The variations in stability were distinct for different stacking sequence considered. A maximum stability was

observed for stacking sequence 3 for both the materials considered. The stability limit was found to be maximized for

dimensionless bending stiffness ratio nearly equal to 0.1. And minimum stability was observed for 100% polar winding

[010]. Hence, presuming the stacking sequence while designing a composite cylinder would result in ineffective use of

Reference Model 2

Reference Model 2

Tailoring capability of composites. And the selection of proper stacking sequence will considerably improve the

stability of a composite cylinder.

Impact Factor (JCC): 7.6197 SCOPUS Indexed Journal NAAS Rating: 3.11

Optimization of Stacking Sequence of Composite Cylindrical 199

Shells using Genetic Algorithm

Optimization of stacking sequence for a structure was performed by fixing the geometrical dimensions to

increase it’s CBP and hence further increase its depth of operation. The allowable winding angles for optimization

procedure are {±15;±30;±60;90} and {±5;±15;±30;±60;90} for carbon/epoxy for glass/epoxy respectively. The depth of

operation was calculated for each model by using Eq. (6.1).

Where CBP is the critical buckling pressure of the structure considered, ρ = 999.97 kg/m³ is the density of water

and g = 9.8 m/s² is the acceleration due to gravity. The optimization results are tabulated in Table 5 and 6 for first

representative model and second representative model respectively, along with a comparison of depth of operation with

the respective reference structures. The optimal laminations for all the combinations always resulted in [90A/±θB/90C]

where ±θ is the minimum allowable angle. The corresponding CBP of optimized and reference structures were calculated

using the analytical function critical buckling.

Table 5: Optimization for Maximizing Depth of Operation for First Representative Model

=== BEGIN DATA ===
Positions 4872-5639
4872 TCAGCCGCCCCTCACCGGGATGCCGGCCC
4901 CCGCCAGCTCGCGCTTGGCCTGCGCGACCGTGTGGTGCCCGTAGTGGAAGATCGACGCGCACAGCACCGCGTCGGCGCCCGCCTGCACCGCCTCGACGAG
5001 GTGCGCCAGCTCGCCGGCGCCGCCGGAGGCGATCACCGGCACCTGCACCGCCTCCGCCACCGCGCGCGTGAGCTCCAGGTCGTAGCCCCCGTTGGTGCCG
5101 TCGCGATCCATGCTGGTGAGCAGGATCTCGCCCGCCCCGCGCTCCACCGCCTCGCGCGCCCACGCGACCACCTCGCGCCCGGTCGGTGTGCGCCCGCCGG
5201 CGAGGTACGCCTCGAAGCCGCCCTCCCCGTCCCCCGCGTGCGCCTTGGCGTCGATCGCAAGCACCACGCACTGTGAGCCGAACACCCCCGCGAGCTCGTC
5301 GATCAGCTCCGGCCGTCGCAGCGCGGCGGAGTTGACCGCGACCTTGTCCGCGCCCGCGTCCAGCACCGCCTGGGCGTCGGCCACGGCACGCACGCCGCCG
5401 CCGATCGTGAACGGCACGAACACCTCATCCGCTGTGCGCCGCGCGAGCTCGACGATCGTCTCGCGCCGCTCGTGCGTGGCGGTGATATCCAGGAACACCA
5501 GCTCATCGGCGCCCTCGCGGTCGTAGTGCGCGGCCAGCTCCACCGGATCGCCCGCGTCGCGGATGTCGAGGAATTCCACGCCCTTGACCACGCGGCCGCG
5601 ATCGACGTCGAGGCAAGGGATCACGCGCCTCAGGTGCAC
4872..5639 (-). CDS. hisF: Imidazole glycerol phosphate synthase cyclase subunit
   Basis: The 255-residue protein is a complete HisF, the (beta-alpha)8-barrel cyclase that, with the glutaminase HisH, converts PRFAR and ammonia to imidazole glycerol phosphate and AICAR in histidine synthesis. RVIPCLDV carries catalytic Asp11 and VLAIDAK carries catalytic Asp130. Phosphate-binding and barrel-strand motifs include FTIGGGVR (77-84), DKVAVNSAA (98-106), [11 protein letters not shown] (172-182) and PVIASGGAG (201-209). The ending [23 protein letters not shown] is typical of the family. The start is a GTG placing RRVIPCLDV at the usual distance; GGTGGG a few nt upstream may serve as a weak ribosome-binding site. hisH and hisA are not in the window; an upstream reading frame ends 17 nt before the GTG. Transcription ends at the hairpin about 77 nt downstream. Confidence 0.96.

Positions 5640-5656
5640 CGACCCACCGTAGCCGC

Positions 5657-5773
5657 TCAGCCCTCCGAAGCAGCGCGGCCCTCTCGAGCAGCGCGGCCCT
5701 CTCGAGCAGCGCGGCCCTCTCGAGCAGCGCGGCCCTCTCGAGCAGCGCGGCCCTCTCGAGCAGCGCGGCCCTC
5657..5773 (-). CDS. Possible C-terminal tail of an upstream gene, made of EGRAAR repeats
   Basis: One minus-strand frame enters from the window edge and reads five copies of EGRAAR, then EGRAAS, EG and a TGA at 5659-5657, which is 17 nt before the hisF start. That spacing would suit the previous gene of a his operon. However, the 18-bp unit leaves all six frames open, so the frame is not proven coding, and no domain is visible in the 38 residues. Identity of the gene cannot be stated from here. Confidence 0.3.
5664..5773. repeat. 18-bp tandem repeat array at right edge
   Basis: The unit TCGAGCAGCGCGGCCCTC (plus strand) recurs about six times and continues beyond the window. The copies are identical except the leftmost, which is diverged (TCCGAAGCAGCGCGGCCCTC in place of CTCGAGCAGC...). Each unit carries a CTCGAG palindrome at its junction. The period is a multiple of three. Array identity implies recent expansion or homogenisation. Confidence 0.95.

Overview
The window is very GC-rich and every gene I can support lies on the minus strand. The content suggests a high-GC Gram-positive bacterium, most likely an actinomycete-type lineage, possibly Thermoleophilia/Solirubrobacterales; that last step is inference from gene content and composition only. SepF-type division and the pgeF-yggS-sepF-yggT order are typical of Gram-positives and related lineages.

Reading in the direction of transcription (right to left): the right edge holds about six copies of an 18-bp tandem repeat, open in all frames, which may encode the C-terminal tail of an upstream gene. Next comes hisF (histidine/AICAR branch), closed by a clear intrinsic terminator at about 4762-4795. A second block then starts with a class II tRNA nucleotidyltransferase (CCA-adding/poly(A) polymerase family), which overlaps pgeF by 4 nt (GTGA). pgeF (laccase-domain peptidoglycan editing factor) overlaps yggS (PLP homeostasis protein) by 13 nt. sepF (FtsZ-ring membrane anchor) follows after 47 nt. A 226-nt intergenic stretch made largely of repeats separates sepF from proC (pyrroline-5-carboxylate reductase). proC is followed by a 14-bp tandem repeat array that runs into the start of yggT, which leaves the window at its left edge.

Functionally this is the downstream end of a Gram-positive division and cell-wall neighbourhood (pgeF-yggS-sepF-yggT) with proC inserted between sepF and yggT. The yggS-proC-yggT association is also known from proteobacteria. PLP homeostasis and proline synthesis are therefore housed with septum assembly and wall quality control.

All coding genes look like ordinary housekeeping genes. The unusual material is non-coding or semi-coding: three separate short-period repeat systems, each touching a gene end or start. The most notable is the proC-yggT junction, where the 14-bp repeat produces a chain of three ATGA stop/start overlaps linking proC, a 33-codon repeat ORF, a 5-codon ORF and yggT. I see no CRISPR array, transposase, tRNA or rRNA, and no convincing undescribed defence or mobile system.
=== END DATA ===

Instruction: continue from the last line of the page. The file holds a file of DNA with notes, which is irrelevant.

Depth of Depth of Operating

Optimal

Model scale Operation Operation Capability

laminations

(optimized) ([±55°N]) Gain

Carbon/epoxy

2082 m 1124 m

1:1 [909/±154/30/908] 85.23 %

(20.4 MPa) (11.02 MPa)

2081 m 1124 m

1:2 [904/±153/904] 85.14 %

(20.38 MPa) (11.02 MPa)

Glass/epoxy

1566 m 1082 m

1:1 [9013/±55/9012] 44.73 %

(15.35 MPa) (10.6 MPa)

1566 m 1082 m

1:2 [906/±53/906] 44.73%

(15.35 MPa) (10.6 MPa)

Table 6: Optimization for Maximizing Depth of Operation for Second Representative Model

Depth of Depth of

Optimal Operating

Model Operation Operation

laminations Capability Gain

(optimized) ([±55°N])

t = 5 mm

2223 m 1459 m

Carbon/epoxy [902/302/±152/902] 52.36 %

(21.79 MPa) (14.3 MPa)

838 m 704 m

Glass/epoxy [902/±302/±52/902] 19 %

(8.21 MPa) (6.9 MPa)

Substantial improvements in depth of operation of over 85 % increase for carbon/epoxy material and over 44 %

for glass/epoxy material was achieved for the first representative model. Improvement of 52.36 % and 19 % was achieved

for carbon/epoxy and glass/epoxy respectively for second representative model.

Optimization for minimum weight was performed by optimizing cylinders with decreasing thickness till the

minimum thickness required to bear a hydrostatic pressure of 9.8 MPa was reached. Optimization results for representative

200 Mallikarjun. J, P.Naga Sai Teja, G. Bharadwaj Subba Raju,